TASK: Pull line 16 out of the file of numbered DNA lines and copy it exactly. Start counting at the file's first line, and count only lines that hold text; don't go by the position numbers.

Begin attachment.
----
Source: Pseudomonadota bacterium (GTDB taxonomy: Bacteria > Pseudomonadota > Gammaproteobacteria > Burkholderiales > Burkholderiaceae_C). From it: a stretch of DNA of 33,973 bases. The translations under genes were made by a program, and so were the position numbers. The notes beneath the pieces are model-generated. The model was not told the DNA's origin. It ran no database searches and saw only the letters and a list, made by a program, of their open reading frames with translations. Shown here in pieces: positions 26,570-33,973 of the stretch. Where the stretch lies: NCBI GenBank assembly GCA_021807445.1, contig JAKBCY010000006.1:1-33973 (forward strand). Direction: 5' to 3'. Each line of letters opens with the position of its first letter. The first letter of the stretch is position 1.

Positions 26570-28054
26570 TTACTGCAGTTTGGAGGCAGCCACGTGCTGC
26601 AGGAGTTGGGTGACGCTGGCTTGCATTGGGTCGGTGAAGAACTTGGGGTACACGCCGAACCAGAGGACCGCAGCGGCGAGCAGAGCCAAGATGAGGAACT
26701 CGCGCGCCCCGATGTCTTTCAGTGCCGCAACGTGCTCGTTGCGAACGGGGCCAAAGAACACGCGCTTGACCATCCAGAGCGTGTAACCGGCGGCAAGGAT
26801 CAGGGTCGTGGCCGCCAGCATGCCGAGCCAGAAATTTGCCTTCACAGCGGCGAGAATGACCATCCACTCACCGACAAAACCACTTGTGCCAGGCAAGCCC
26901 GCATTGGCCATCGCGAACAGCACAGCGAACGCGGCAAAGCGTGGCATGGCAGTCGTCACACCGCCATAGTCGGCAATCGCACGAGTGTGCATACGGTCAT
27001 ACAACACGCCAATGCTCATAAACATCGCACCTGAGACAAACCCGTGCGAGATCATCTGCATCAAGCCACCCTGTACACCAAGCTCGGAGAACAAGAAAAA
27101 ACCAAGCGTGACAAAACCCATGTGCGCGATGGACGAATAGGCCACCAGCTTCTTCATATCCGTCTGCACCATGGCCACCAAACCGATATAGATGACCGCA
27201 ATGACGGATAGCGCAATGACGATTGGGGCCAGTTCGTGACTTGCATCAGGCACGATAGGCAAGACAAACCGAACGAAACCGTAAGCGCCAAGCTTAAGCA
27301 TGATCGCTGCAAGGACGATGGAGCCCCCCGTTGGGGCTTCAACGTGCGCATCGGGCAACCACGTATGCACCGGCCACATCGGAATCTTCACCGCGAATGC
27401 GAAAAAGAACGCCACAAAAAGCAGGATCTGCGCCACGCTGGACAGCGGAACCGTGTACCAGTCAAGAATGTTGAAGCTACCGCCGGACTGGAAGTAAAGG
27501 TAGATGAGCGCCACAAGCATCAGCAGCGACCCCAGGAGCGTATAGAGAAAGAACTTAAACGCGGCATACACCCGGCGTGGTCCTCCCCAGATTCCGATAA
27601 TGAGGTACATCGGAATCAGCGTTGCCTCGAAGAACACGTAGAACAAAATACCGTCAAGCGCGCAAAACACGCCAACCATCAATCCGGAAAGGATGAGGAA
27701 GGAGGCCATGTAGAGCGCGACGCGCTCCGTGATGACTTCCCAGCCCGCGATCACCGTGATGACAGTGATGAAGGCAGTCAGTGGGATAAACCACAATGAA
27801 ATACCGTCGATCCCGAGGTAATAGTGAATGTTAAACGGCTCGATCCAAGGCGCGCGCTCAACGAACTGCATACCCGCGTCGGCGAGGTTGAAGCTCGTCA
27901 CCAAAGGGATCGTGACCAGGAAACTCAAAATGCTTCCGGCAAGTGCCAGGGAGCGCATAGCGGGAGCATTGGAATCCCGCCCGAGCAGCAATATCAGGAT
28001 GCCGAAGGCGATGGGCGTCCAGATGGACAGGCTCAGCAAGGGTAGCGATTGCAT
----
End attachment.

27801 ATACCGTCGATCCCGAGGTAATAGTGAATGTTAAACGGCTCGATCCAAGGCGCGCGCTCAACGAACTGCATACCCGCGTCGGCGAGGTTGAAGCTCGTCA